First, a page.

181,000 UK offenders fuelling ‘chronic and corrosive’ threat from serious and organised crime



There are at least 181,000 offenders linked to serious and organised crime (SOC) in the UK, the National Crime Agency has revealed.

A £2.7 billion investment in law enforcement is needed to combat SOC over the next three years, NCA director general Lynne Owens said today as she released the National Strategic Assessment (NSA).

She said: “Serious and organised crime in the UK is chronic and corrosive, its scale is truly staggering.

“It kills more people every year than terrorism, war and natural disasters combined. SOC affects more UK citizens, more frequently than any other national security threat. And it costs the UK at least £37bn a year – equivalent to nearly £2000 per family.

“We need significant further investment to keep pace with the growing scale and complexity.”

She added: “The organised criminals of today are indiscriminate – they care less about what types of crime they’re involved in, as long as it makes them a profit.

“These groups are preying on the most vulnerable in society, including young children and the elderly – those most unable to protect themselves.”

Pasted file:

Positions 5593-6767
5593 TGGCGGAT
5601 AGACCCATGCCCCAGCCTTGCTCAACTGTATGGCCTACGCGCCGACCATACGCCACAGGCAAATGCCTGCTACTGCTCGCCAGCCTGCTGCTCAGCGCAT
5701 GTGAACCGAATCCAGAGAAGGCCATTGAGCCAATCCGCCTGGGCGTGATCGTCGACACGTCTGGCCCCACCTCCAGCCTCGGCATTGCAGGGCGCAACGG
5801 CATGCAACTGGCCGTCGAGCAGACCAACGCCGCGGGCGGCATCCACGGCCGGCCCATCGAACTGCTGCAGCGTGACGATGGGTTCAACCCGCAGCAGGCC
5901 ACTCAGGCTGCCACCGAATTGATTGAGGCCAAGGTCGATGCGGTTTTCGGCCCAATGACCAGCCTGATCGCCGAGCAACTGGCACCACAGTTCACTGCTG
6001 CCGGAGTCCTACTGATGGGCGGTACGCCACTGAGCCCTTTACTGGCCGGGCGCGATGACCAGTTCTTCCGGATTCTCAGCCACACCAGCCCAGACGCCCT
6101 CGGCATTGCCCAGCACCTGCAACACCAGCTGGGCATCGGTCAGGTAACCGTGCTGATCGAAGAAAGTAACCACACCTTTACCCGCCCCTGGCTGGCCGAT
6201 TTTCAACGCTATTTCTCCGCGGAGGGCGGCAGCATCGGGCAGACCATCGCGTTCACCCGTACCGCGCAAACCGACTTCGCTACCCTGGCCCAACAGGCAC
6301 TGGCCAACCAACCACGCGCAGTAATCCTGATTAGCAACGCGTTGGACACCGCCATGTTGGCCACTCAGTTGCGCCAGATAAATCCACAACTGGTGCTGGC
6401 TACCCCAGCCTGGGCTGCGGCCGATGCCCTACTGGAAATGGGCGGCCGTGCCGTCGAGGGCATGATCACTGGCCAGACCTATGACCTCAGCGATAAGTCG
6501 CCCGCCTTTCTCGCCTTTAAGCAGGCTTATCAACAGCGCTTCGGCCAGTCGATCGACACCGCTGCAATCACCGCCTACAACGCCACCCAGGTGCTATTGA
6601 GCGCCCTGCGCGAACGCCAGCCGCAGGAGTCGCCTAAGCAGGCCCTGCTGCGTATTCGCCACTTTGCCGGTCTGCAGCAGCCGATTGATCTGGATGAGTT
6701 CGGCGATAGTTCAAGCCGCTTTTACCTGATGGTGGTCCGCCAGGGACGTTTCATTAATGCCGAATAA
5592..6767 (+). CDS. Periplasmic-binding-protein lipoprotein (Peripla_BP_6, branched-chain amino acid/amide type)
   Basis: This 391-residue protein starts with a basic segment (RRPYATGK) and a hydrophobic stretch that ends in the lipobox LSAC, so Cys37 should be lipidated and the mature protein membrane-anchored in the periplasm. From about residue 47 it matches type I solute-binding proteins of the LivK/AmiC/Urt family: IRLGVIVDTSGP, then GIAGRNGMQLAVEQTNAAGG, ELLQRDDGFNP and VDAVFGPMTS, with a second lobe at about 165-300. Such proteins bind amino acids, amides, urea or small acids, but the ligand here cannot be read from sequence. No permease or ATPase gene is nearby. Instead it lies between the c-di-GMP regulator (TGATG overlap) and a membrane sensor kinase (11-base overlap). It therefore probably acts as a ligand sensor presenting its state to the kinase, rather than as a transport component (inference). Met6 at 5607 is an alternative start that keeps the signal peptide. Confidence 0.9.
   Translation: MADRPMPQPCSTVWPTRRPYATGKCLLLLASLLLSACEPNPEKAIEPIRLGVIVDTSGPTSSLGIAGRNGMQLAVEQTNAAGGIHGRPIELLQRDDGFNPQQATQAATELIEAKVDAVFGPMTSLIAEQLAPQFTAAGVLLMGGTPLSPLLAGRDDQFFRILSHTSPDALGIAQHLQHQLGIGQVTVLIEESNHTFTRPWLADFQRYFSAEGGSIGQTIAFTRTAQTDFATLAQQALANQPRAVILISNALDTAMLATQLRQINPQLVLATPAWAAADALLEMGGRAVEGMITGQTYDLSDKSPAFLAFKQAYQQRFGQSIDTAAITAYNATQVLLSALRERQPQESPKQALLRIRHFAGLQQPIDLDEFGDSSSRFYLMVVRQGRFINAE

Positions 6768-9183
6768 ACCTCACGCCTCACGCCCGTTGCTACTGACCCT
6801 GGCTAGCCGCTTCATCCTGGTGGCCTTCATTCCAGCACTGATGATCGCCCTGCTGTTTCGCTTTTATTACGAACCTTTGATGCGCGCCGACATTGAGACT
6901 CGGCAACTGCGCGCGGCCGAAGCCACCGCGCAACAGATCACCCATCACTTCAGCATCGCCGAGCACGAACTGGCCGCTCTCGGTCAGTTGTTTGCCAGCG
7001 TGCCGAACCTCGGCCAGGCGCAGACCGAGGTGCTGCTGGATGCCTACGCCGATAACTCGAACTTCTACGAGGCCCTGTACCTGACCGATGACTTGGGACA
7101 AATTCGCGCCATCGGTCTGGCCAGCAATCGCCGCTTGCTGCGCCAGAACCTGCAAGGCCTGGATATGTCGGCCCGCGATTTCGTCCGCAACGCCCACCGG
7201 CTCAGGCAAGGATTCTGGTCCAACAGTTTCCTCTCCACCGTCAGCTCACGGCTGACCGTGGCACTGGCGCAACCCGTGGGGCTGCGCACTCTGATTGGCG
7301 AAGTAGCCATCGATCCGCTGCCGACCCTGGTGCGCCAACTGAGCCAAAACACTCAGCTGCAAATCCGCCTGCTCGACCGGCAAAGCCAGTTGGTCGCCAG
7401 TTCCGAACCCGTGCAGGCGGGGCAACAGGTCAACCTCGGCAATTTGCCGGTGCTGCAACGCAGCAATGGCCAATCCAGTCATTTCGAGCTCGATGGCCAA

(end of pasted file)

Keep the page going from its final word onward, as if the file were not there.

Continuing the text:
The NSA states that the traditional idea of organised crime groups (OCGs) is becoming old-fashioned.

Hierarchies and infrastructure of old-style OCGs have fragmented into more dynamic groups of younger offenders who use technology and capitalise on networking to carry out multiple types of crime while still employing extreme violence.

Professional enablers such as accountants, solicitors and those working in financial services are also increasingly facilitating crimes with their expertise.

And use of the dark web and encryption to cloak offending have also grown significantly, with cryptocurrenices increasingly used to launder dirty money.

Ms Owens said: “Visible, front-line policing is vital to public safety, but the reality is that we will not defeat serious and organised crime with beat officers alone.

“Some of the capabilities we need are most effectively and efficiently delivered at the local or regional level. The NCA must deliver others on a national basis, providing the right agencies with the right capabilities at the right time to deliver maximum impact.

“The choice is stark. Failing to invest will result in the gradual erosion of our capabilities and our ability to protect the public.”

Tags: crime, NCA



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